This note reviews the rationale behind both structural and behavioral remedies, not only in merger but also in antitrust cases. The cost-benefit analysis for the enforcement of remedies depends on the case examined, and general presumptions on the relevance of one or another type of remedies and even on their very opportunity might easily be misguided. This calls for a consistent theory of competitive relief, in order to properly frame the enforcement of remedies.

By Andreea Cosnita Langlais1



Remedies, broadly defined as measures used to restore competition by removing a competitive concern or putting an end to an infringement, are yet again topical.

2019 was a busy year from this point of view: there were calls in the U.S. to break up the Big Tech companies and fix competition by imposing spin off remedies,2 while in Europe the ECN+ Directive granted Member State competition authorities the same power that the European Commission has held since Council Regulation 1/2003 to impose commitments, i.e. structural or behavioral remedies as an alternative to penalties, in order to quickly restore effective competition and ensure the proper functioning of the European internal market.3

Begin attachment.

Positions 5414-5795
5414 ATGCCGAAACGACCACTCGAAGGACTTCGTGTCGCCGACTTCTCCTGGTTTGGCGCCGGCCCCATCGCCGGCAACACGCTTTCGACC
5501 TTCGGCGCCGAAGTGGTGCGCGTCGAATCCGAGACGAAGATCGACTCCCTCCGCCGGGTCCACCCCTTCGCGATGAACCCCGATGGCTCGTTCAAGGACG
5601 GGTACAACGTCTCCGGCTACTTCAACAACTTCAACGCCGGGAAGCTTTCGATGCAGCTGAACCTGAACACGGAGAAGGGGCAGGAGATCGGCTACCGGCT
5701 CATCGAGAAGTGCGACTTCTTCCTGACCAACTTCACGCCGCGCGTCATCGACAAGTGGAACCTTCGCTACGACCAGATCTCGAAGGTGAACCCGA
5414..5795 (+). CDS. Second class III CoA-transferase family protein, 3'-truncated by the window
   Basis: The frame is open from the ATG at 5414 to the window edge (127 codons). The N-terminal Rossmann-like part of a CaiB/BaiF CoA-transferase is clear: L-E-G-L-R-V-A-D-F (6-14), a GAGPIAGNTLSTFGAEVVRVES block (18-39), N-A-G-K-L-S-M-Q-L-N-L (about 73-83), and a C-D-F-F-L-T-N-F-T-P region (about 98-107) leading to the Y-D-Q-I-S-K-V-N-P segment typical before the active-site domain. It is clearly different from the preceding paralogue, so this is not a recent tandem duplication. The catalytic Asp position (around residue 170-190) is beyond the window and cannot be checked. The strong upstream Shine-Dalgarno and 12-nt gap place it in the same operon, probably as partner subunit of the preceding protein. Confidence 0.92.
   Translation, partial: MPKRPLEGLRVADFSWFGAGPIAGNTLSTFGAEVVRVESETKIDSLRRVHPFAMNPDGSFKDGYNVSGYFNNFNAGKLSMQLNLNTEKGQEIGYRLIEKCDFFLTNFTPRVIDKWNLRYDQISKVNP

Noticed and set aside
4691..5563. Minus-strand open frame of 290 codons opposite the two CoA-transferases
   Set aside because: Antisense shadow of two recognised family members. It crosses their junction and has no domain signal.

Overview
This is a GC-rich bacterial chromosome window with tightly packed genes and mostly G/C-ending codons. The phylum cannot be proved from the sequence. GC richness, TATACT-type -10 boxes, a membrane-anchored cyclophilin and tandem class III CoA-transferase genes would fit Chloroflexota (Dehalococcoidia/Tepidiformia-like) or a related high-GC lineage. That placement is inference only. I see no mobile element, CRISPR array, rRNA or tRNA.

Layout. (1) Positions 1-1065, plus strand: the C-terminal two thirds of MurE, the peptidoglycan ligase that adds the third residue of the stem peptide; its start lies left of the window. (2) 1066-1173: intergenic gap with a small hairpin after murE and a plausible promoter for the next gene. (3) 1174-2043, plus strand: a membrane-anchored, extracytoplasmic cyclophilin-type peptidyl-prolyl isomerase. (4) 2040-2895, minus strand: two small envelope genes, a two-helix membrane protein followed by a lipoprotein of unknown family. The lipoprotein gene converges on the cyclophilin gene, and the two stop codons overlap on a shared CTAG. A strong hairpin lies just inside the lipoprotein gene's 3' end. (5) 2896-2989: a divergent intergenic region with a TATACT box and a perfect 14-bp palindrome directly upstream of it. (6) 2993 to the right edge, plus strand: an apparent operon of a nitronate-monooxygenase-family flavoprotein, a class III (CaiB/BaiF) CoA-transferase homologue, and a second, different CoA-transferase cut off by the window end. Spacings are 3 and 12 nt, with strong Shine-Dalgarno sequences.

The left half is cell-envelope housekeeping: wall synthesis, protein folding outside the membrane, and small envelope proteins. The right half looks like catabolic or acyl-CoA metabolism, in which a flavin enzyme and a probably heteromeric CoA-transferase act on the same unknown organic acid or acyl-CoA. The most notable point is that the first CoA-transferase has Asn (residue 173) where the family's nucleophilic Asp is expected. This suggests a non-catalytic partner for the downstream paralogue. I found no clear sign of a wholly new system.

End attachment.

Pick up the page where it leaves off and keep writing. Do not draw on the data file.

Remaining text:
On the enforcement side, the U.S. Department of Justice gave up its more favorable view of conduct remedies for mergers as promoted by the 2011 Remedies Guide, and decided to switch to its previous version focusing on divestitures,4 while the new chairman of the Federal Trade Commission intends to limit the use of remedies in general.5 By contrast, the French Inspectorate-General for Finance recommended, in a recent report on European competition policy, that the European Commission’s recourse to behavioral remedies be facilitated, or that they be at least placed on an equal footing with structural remedies.6

In an attempt to understand regulators’ evolving stance on remedy enforcement, this paper briefly reviews the rationale behind both structural and behavioral fixes, not only in merger but also in antitrust cases. Rather than provide definite answers, this discussion will raise some questions.



Despite recurrent doubts as to their effectiveness, remedies are frequently used to solve competitive concerns raised by mergers.7 All merger remedies are meant to preserve competition on the market(s) affected by the proposed transaction, and in so doing they help prevent potential anticompetitive conduct post-merger. The type of remedy used will, however, depend on the type of merger, and also on the agency dealing with the case.8